Heartburn is hardly a new phenomenon. Humans have probably had to contend with indigestion for as long as the species has existed. Still, it often seems as though 21st century Americans suffer more often than people in the past. And although we have strong medications to prevent acid production, these proton pump inhibitors (PPIs) can trigger numerous worrisome reactions. As a result, when someone discovers that cough lozenges are a simple way to ease this troublesome symptom, they get excited. Why do they work?

Special Cough Lozenges Help Heartburn:

Q. My 30-year-old son was diagnosed with GERD. He really struggled with PPIs, but when he stopped taking the drug his doctor prescribed he had rebound reflux.

He has inadvertently found that Fisherman’s Friend cough drops work very well to relieve indigestion. The main ingredient is menthol. He sucks on several FF a day. Will that cause him problems?

Saliva to Cool the Fire in the Belly:

A. Fisherman’s Friend (Original Extra Strong) cough lozenges contain hot pepper (capsicum), eucalyptus oil and licorice in addition to menthol. These strong flavors stimulate saliva production.

Back in 1984, we read in The New England Journal of Medicine that “residual acid [in the esophagus] is neutralized by swallowed saliva” (Feb. 2, 1984).  That might explain why your son is finding this product helpful for his reflux.

Licorice in Cough Lozenges Could Raise Blood Pressure:

The one caution we have is that he should monitor his blood pressure. We don’t know how much licorice he is getting in these cough drops. Too much of this herb can cause fluid retention and raise blood pressure.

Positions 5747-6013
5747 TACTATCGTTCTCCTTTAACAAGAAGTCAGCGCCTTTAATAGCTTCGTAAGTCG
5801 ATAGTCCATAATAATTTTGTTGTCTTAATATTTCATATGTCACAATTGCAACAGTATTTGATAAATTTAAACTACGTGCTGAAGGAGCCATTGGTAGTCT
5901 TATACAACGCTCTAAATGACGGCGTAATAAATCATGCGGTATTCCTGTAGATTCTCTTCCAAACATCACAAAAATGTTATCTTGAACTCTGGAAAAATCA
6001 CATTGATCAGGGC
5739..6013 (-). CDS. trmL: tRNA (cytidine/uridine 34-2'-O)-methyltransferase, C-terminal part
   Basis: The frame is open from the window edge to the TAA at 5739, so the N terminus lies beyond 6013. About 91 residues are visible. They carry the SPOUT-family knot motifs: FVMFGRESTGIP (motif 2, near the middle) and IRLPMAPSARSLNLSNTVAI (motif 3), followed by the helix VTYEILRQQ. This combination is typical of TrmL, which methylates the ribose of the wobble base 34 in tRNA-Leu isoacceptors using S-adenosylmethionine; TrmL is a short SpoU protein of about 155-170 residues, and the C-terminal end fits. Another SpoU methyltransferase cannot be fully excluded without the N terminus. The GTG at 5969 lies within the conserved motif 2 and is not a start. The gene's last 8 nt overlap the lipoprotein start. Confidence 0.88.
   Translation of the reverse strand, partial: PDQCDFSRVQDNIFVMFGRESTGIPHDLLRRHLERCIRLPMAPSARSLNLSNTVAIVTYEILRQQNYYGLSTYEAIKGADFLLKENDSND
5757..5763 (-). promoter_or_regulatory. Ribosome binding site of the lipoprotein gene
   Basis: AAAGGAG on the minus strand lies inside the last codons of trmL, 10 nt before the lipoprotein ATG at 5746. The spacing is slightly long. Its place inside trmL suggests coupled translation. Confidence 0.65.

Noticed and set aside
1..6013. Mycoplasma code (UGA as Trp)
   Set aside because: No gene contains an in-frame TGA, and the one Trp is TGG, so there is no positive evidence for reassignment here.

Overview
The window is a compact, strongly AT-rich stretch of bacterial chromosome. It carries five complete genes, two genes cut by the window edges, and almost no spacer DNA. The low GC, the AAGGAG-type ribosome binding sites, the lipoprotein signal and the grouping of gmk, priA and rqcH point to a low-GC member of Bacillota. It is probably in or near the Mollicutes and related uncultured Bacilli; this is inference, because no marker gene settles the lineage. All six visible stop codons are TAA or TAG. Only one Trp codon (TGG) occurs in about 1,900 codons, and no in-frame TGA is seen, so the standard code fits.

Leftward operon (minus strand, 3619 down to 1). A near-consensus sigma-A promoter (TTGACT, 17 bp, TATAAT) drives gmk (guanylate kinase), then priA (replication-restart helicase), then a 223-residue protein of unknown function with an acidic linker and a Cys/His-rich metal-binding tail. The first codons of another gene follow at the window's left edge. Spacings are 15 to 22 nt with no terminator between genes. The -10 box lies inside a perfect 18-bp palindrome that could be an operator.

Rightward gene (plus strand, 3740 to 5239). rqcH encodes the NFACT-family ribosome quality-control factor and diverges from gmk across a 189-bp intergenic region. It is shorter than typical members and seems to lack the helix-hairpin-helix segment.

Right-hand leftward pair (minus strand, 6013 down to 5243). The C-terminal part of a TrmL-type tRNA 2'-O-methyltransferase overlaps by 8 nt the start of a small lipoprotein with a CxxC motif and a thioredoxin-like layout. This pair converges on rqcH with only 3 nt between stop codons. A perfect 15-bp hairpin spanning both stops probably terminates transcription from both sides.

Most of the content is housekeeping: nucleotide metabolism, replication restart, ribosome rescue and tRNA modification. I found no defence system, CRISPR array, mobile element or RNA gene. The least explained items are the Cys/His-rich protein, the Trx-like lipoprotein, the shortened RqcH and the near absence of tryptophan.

However, the licorice might also be contributing to heartburn relief. A licorice-containing chewing gum called GutsyGum apparently eases symptoms of acid reflux (Brown et al, Journal of Dietary Supplements, June 2015). Doctors once prescribed licorice to heal stomach ulcers. As late as 1985, a licorice formulation (Caved-S) was about as effective as cimetidine (Tagamet) in preventing ulcer recurrence (Morgan, Pacsoo & McAdam, Gut, June 1985). Chinese scientists recently clarified exactly how licorice helps heal gastric ulcers (Wang et al, Pharmacognosy Magazine, Apr-Jun. 2017).

Learn More:

For other ideas on controlling heartburn without PPI medications, you may want to consult our Guide to Digestive Disorders. To learn more about the activity of licorice, menthol or hot pepper, you may wish to consider reading our book, Spice Up Your Health: How Everyday Kitchen Herbs & Spices Can Lengthen & Strengthen Your Life.

Related People's Pharmacy Health Guide

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